The requirement has proven to be quite controversial and has resulted in a wide variety of anti-sprinkler legislation and lobbying efforts. In fact, there are only a few states that have adopted the IRC with the sprinkler requirement intact, although the number appears to be growing.

Minnesota recently adopted a modified code requiring sprinklers only in new homes greater than 4,500 sq. ft. Even though this does include the unfinished basement, it is estimated that less than 10% of new-home construction will be mandated to include fire sprinkler systems.

Many states already have had to contend with this issue and many will face it again in the near future since building-code adoption typically occurs every three to five years. However, most residential fire sprinkler adoption appears to be on the local level where home builders, the AHJ or a community understand the benefits and implement local rules requiring them in new construction.

Prospective home buyers also are starting to request fire sprinkler systems to protect themselves, their children and pets. This interest and demand for fire sprinklers stems from a broader awareness that cost-effective systems are available.

When a state chooses to remove the sprinkler requirement when adopting the model building code, there often is a great deal of publicity regarding this change. Since model codes are recognized as the minimum set of requirements to produce a safe dwelling, there usually are strict rules that must be followed when reducing the requirements. This often results in public hearings, debates in state government and news reports which ultimately help educate potential home buyers on the facts of these life-safety systems.

Now, homebuyers are starting to consider fire sprinklers as an option in addition to traditional choices such as flooring, cabinets, countertops and hardware when building a new home. While most people don’t expect to have a home fire, according to a NFPA report issued in 2009, a homeowner has a 1-in-4 chance of experiencing a fire large enough to report. With 25% of the population at risk, it makes sense that savvy homebuyers are considering an option that can potentially save their lives.


A win-win

While change can be hard, effecting change is most successful in a win-win scenario. Fortunately, homebuilders, developers, city officials and homebuyers are realizing that incorporating fire sprinkler systems into new-home construction results in a win-win situation for everyone involved.

Consider a new development being planned at the ever-expanding edge of a community. If the community, the developer and the homebuilder work together and plan the new expansion with fire sprinklers in all the homes, there are several potential trade-ups that can have a significant positive impact.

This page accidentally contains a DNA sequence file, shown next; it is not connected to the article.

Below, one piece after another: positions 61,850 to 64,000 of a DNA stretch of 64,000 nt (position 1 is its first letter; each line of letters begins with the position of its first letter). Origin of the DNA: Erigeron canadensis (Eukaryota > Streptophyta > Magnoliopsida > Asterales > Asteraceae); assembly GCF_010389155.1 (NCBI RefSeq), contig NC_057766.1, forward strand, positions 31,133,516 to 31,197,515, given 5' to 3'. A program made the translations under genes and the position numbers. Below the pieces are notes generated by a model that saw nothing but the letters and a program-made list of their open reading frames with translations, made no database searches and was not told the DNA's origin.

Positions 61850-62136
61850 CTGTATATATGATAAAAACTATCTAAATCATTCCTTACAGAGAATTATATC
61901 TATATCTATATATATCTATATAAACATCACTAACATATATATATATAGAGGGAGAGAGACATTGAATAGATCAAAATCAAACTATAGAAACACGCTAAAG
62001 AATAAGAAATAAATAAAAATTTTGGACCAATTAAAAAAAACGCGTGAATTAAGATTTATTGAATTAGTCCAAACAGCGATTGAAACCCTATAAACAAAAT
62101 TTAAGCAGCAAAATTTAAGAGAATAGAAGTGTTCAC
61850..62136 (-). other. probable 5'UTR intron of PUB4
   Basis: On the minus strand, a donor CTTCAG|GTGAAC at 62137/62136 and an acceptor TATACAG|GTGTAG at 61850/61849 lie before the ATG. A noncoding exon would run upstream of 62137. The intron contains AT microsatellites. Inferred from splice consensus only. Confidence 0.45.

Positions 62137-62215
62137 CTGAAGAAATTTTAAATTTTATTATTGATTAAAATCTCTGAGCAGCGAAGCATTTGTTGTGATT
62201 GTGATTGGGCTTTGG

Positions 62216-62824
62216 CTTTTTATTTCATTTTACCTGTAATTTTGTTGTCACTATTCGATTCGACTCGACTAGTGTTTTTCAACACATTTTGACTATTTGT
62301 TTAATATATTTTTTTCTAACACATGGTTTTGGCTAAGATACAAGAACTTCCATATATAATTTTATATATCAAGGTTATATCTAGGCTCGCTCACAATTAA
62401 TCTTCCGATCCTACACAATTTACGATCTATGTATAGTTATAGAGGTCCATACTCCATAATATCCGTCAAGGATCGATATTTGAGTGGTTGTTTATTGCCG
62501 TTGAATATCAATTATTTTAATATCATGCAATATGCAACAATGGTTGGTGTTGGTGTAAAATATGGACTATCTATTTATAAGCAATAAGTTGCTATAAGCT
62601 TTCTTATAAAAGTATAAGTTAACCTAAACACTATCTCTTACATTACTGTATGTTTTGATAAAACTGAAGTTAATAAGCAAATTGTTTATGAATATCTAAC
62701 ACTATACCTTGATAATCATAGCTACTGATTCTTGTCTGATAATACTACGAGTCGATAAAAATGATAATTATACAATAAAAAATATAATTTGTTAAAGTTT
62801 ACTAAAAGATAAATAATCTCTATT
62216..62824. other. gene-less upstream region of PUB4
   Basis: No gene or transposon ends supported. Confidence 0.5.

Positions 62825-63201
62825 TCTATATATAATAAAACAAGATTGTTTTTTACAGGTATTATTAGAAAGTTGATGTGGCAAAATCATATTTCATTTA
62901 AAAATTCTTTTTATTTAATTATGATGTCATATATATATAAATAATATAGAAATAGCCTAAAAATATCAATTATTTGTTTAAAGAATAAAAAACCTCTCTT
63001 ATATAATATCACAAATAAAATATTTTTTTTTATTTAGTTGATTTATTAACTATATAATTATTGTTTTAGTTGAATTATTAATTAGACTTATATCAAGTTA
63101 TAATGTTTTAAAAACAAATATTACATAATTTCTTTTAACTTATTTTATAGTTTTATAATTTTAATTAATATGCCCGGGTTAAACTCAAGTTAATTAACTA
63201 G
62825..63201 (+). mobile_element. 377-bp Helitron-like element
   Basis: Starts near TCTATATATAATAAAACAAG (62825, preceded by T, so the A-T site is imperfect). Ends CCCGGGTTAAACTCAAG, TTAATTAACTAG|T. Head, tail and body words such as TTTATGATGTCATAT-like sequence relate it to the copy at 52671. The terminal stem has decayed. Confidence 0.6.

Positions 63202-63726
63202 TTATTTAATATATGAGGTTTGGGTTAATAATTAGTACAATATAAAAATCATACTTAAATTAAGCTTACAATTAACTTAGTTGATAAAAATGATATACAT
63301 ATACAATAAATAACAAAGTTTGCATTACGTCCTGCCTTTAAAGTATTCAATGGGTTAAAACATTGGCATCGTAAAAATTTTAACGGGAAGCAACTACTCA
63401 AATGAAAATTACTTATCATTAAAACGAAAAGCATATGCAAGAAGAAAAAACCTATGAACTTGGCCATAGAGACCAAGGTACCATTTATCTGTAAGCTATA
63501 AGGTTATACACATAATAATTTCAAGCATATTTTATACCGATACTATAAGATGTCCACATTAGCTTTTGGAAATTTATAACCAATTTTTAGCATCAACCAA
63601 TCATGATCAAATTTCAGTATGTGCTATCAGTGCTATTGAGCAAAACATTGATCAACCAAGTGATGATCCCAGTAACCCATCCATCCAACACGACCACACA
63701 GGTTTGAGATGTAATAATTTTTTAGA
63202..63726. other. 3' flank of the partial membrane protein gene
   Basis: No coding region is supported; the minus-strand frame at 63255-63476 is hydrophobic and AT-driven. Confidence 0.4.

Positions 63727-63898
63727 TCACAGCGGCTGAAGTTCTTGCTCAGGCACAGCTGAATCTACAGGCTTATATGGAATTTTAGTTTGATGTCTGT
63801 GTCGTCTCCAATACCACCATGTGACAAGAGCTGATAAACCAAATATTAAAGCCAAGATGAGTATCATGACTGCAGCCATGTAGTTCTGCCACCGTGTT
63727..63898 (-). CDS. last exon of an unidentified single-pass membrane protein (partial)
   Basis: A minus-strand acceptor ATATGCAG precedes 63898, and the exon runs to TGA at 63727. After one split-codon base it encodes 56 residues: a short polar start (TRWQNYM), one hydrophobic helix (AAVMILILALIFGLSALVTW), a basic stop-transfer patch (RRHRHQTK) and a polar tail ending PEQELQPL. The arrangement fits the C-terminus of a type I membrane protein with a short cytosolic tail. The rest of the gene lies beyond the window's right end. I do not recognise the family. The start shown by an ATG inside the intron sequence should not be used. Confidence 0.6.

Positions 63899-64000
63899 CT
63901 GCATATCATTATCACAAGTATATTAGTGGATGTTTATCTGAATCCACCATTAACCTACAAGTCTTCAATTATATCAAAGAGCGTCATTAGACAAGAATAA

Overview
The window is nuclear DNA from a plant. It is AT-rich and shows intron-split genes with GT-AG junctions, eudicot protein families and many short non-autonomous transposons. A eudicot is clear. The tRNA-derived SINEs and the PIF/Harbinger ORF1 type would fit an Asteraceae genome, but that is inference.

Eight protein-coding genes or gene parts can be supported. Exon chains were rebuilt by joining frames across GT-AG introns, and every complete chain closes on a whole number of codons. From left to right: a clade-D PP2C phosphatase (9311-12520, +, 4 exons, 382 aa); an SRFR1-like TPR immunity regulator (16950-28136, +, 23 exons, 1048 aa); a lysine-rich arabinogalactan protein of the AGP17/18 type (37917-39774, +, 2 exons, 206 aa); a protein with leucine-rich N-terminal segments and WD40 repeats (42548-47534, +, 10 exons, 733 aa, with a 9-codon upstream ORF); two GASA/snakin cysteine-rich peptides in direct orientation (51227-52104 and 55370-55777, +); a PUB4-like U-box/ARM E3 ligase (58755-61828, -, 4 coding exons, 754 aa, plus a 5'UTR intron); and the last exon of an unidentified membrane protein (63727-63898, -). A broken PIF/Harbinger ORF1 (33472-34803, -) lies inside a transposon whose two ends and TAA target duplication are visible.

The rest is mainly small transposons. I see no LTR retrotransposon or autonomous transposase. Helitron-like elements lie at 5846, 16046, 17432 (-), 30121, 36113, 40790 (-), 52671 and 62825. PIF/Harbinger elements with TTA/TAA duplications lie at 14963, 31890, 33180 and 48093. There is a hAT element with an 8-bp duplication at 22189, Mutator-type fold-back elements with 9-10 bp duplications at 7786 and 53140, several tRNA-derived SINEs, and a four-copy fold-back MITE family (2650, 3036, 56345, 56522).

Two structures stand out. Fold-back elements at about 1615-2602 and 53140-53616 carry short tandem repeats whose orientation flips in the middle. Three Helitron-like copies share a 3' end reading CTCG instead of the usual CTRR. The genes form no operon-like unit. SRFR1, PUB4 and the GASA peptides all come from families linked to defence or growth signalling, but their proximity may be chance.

First, the city can save (or at the very least delay) a substantial investment in fire department operations. The cost of building, equipping and staffing a new fire station may have been cost-prohibitive, thus blocking the new development. But planning for sprinklers in all the new homes in a development offers enhanced fire protection for the citizens with minimal fire department expansion — making it a win for the city.

Additionally, developments with fire sprinklers also may reduce infrastructure requirements related to roadway width since fire department response and activity is minimized. Developments with fire sprinklers also can downsize water mains as well as increase the required spacing for fire hydrants. These cost savings can be significant for a developer.

Also, the builder may be able to space homes more closely, ultimately allowing more homes on the same amount of land. Any builder knows that selling more homes without the investment of additional land is a win.

Finally, the homeowner gets the best fire protection available. Adding fire sprinklers to a home offers peace of mind that children, the elderly and pets are protected round-the-clock with proven, time-tested technology.

When you include the significant positive impact on our environment, residential fire sprinkler systems are a five-win solution that helps save the environment, our natural resources and precious life. When it comes to a building product, you can’t get much better than that.


Author bio: Eric Skare is the product manager of fire safety at Uponor. Skare is a Certified Fire Protection Specialist (CFPS) and a professional member of the National Fire Protection Association, the American Fire Sprinkler Association and the National Fire Sprinkler Association. He holds a bachelor’s degree in mechanical engineering from the University of Minnesota and a master’s certificate in project management from the University of Wisconsin. Skare can be reached at eric.skare@uponor.com.

From water conservation to the response time from a fire department, most people don’t think about the positive impacts a fire sprinkler system can make. Photo credit: ©istockphoto.com/sspopov